Cat scratch disease (CSD) is a bacterial infection caused by Bartonella henselaebacteria. CSD occurs wherever cats and fleas are found. Fleas spread it from cat to cat. People generally can’t get it from fleas.
Most infections in people occur after being scratched by a cat or especially a kitten. It can also be contracted if cat saliva gets into an open wound or the whites of your eyes.
In the North America, most cases occur in the fall or winter and most commonly affects children under 15 years old.
It is believed that cats are infected with the bacteria by fleas. It may be from flea bites.
The bacteria is found in flea feces (flea dirt on your cat) and cats may be infecting themselves as they scratch themselves (rubbing it into their skin and getting it on their paws) or groom themselves (ingesting it).
It is also possible that they catch it through fighting with other cats or through blood transfusions.
Some cats become ill but most just carry the bacteria in their blood. Some studies have found that it is in the blood of 1/3 of healthy cats.
Not unless your cat gets sick with it. Treating it with antibiotics takes a long time. A healthy cat immune system can usually take care of it more effectively and efficiently.
If a cat does become sick, it will usually have a fever for a couple of days and recover on its own.
If the cat has fever plus lethargy, red eyes, vomiting, decreased appetite, and swollen lymph nodes, visit the vet.
If you or someone in your family has a compromised immune system, though, you may want to have your cat tested. But there are ways for the person to behave around cats so there is no risk of infection.
Testing your cat’s blood for DNA of the Bartonella bacteria is considered the most reliable test in cats. Because it circulates intermittently, several tests may be needed to be sure if it is present or not.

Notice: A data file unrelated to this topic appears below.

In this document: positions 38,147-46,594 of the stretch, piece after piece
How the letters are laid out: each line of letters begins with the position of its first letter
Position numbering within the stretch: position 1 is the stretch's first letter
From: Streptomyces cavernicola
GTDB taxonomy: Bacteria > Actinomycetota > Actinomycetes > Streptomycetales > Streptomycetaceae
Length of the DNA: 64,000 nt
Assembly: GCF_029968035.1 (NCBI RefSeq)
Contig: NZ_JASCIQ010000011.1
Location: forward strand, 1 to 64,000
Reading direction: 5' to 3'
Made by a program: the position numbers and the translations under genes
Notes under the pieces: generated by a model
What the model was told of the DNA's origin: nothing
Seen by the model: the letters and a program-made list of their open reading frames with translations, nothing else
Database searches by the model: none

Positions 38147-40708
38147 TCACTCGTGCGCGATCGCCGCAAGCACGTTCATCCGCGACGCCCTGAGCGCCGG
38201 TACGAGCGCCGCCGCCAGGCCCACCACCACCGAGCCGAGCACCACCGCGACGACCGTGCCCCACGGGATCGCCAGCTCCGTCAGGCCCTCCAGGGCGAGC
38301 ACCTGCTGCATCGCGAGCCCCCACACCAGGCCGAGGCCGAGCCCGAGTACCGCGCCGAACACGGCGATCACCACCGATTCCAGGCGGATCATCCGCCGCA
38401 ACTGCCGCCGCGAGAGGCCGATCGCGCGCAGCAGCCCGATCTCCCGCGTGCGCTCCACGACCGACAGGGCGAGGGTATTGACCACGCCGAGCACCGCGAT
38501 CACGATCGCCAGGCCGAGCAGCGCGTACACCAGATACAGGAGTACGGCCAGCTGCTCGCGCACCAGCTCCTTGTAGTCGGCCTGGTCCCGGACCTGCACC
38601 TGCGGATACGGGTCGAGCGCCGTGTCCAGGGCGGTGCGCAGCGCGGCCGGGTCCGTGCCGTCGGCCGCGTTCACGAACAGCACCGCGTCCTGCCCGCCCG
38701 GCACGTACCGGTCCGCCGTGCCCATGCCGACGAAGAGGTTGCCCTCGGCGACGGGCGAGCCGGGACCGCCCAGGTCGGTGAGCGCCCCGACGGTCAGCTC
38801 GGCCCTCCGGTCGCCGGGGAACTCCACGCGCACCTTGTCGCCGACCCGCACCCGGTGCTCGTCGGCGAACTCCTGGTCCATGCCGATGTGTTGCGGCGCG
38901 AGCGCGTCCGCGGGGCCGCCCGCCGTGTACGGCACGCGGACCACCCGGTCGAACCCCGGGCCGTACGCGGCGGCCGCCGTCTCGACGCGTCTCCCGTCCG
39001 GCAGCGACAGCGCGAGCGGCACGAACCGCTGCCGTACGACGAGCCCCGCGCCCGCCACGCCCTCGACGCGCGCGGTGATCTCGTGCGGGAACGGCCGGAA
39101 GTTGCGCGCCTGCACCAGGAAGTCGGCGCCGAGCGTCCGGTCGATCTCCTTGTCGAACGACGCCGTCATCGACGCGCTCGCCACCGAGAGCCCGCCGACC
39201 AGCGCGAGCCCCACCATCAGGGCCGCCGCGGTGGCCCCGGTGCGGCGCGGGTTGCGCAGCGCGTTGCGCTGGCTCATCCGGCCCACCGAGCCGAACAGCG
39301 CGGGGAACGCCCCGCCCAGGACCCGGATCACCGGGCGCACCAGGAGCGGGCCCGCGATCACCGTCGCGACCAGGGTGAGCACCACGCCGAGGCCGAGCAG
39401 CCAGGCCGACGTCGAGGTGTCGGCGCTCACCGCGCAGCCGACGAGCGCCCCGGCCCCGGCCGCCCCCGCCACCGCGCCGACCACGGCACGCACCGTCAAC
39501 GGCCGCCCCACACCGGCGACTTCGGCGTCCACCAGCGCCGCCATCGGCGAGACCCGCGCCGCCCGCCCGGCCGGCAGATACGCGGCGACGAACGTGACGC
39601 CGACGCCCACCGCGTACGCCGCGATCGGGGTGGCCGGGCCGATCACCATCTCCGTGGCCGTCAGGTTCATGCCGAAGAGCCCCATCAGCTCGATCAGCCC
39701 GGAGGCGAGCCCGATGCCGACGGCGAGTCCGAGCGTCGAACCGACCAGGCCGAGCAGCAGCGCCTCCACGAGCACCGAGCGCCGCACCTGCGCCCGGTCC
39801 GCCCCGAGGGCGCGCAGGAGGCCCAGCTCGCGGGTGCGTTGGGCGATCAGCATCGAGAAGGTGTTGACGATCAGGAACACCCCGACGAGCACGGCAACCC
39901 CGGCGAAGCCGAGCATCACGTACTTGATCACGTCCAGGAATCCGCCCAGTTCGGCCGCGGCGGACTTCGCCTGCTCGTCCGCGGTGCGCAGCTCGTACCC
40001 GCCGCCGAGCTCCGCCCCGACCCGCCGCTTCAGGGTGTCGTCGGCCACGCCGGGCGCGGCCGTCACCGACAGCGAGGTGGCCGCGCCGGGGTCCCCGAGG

Most cat scratches don’t end up causing CSD. All you can do is clean the scratch with soap and water. Watch for symptoms over the next one to three weeks and take her to a doctor if you see them. Swollen lymph nodes are usually the first sign in kids.
Treatment with antibiotics isn’t usually necessary but it might reduce the swelling of the lymph nodes.
You can keep your cat but keep the following in mind:
Your doctor will check for an enlarged spleen and can test for antibodies of the Bartonella henselae bacteria.
If your doctor thinks you might have cat scratch disease, he will perform a physical exam to see if your spleen is enlarged. But cat scratch fever is difficult to diagnose from the symptoms alone.
To make an accurate diagnosis, he will run an indirect fluorescent antibody (IFA) test on your blood to find out if Bartonella henselae bacteria are present in your body.
Bartonella antibodies that are labeled with dye (anti-antibodies) will attach themselves to existing Bartonella antibodies in your body, if you have any, and “light up.” And this is your diagnosis.
Infection by Bartonella is usually mild in humans, an estimated 25,000 cases of cat scratch disease require brief hospitalization in the US each year.
Many of those patients are children because children are most likely to play with kittens, kittens are more likely to have it, and kittens are more likely to bite and scratch when playing.
This usually responds to antibiotics but may require surgery in rare cases.
CSD isn’t usually serious and doesn’t usually require treatment. Anitbotics may be used for people with weak immune systems or if the case is serious.
Avoid contact with cats. If you have a cat, avoid rough play. Wash your hands after handling your cat. Keep your cat indoors. Treat your cat for fleas.
Common Diseases In Cats